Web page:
September 2007 | Yeast and You

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By Dr. Matsen

After 21 years of practice and seeing over 40,000 patients with a myriad of chronic symptoms and complaints, one thing stands out—there is an underlying overgrowth of Candida yeast that has to be dealt with in order to regain health.

Candida albicans and other yeast are members of the fungal family, and their mission is to recycle the dead and dying into compost as quickly as they can. Yeast are not present in your body when you’re born but they quickly become a part of the vast numbers of microbial colonizers that set up shop wherever they can find a niche in or on you.

Yeast need an alkaline pH—such as that found in your mouth and small intestine—but they are inhibited in your mouth by strong enzymes and immune cell activity. Access by yeast into your small intestine is blocked by acid conditions above and below it. Your stomach makes acid that stops yeast trying to enter through your mouth and, in your large intestine, acidophilus (acid-loving) bacteria colonizers create an acid pH that prevents yeast overgrowth.

Watch your meds
Medications that damage your protective defenses will allow yeast overgrowth to occur. Many antibiotics, especially broad-spectrum varieties such as tetracycline, can kill the good bacteria making it possible for yeast to proliferate. Antacids, when overused, can also increase yeast activity by changing your internal pH.

In clinical practice it’s not unusual to see ulcer patients who took a combination antibiotic/antacid treatment that successfully killed off H. pylori bacteria and reduced their stomach ulcer symptoms; however, they now complain of increased fatigue or arthritis or their allergies are worse, etc. It’s likely that the “bad” bacterial overgrowth—namely the H. pylori—has now been replaced with an overgrowth of “bad” Candida albicans yeast.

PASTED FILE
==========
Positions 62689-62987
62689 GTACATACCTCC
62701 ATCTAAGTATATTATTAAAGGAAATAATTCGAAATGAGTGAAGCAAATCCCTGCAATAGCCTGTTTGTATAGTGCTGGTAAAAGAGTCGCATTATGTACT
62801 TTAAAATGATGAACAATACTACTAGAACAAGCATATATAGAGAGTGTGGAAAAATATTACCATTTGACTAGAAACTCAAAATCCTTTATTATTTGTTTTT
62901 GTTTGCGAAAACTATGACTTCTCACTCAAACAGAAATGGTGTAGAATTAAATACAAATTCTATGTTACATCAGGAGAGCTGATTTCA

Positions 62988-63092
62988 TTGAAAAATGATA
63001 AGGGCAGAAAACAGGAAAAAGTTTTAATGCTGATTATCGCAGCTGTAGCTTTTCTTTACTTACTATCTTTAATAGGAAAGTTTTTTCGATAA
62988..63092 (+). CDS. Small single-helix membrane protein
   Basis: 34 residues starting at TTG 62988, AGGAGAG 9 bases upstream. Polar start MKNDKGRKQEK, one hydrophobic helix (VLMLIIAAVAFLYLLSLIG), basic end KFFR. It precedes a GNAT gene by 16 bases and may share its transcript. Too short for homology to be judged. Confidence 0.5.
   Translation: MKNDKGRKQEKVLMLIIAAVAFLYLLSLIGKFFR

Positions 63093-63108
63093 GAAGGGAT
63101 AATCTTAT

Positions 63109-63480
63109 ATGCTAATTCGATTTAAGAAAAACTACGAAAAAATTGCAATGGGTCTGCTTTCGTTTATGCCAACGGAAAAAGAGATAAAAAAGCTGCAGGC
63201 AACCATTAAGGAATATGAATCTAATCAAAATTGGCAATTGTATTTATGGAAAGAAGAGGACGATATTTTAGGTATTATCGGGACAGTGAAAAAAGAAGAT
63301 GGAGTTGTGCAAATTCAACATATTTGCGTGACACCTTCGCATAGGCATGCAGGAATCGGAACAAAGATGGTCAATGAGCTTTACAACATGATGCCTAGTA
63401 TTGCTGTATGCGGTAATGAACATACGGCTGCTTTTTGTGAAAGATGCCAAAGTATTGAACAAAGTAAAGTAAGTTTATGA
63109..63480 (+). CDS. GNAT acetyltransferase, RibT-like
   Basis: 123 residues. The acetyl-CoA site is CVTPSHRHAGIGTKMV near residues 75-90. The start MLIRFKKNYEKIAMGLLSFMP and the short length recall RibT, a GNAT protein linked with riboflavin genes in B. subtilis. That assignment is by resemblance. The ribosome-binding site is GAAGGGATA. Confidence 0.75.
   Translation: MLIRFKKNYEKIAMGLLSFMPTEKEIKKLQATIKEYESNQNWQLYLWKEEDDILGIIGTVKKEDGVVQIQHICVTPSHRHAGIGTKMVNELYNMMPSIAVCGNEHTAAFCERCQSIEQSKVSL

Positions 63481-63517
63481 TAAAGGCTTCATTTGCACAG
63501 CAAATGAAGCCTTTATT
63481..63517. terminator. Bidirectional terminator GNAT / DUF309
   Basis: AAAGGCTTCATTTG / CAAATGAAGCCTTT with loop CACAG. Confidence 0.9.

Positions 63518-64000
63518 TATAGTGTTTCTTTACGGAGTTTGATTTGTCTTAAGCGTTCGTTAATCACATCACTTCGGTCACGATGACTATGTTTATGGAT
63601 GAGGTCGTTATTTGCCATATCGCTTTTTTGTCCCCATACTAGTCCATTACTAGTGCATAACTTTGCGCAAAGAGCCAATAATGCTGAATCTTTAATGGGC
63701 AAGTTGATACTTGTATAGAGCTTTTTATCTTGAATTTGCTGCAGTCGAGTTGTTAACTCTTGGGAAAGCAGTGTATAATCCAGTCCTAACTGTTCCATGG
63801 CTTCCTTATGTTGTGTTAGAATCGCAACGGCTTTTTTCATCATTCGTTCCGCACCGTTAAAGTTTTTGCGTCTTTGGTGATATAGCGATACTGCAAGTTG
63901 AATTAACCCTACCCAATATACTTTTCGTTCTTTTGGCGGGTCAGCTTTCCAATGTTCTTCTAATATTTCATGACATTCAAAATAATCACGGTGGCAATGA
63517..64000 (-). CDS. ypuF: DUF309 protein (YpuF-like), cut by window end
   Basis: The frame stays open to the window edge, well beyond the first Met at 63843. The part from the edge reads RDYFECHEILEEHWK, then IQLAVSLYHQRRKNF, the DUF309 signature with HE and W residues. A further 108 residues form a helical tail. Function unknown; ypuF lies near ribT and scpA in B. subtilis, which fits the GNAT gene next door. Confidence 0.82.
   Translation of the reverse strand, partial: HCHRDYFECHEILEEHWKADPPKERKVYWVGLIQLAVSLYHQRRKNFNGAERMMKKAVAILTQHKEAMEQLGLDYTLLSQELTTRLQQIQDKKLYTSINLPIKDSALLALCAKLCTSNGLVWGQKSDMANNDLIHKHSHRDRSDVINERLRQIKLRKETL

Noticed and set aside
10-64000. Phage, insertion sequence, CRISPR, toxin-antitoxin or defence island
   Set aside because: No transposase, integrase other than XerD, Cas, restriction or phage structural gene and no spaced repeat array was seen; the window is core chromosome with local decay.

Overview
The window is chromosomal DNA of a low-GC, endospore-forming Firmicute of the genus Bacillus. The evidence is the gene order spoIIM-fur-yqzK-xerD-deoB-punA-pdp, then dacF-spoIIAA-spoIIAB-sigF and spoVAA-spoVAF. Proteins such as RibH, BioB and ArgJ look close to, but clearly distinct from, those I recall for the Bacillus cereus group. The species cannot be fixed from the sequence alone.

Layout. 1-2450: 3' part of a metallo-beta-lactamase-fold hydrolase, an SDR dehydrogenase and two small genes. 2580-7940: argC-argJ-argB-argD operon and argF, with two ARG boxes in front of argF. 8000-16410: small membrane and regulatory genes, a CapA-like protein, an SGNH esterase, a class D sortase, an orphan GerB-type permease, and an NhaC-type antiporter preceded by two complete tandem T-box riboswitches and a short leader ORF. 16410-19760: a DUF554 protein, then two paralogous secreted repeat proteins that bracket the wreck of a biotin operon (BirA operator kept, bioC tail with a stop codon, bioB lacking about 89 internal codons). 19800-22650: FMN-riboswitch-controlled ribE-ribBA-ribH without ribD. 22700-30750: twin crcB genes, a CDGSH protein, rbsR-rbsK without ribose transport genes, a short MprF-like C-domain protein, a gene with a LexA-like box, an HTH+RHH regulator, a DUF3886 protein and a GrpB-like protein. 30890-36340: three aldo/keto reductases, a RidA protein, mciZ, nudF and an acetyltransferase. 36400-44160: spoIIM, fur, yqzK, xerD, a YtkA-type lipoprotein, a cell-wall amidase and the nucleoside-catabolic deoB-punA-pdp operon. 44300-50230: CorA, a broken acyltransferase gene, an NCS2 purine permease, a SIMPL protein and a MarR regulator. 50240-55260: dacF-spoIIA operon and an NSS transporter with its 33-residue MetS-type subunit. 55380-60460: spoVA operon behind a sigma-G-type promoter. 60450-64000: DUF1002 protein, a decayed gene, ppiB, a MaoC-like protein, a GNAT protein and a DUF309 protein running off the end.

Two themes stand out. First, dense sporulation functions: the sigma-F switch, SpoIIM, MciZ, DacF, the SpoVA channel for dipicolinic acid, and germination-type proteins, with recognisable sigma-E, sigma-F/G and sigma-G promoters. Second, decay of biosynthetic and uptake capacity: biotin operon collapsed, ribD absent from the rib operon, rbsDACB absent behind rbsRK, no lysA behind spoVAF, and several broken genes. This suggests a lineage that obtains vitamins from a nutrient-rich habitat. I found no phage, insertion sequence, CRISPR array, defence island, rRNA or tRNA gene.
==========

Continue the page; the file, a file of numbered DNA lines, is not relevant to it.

A subtle but even more common way that yeast overgrowth occurs is when the valve between the large and small intestine—the ileocecal valve—opens excessively. An open ileocecal valve allows yeast, which are tightly controlled by the acid pH in the large intestine, to enter the bottom of the alkaline small intestine where there is nothing to control them, and they begin fermenting foods that you haven’t absorbed yet.

Yeast: One of Nature’s freeloaders
Every living organism is intelligent in its own way. Yeast have ways of getting you to fetch them the goodies they need to keep their party going. Yeast secrete salsolinol, which tells your brain to send down more alcohol, or sweets from which they can make more alcohol. Proof of this is that cravings for sweets and/or alcohol often diminish or disappear once the yeast overgrowth is corrected.

In my first book, I stated that this ileocecal valve problem seemed to be most prevalent in people who read the most health books. Now I can say that this valve becomes weak when it is low in calcium and many people have low levels of calcium in spite of taking calcium supplements. Calcium absorption is the weak link.

My Eating Alive Program addresses the issues of intestinal yeast overgrowth and how to repair a weakened ileocecal valve by following the principle of “eating according to the climate in which you live” to improve calcium absorption.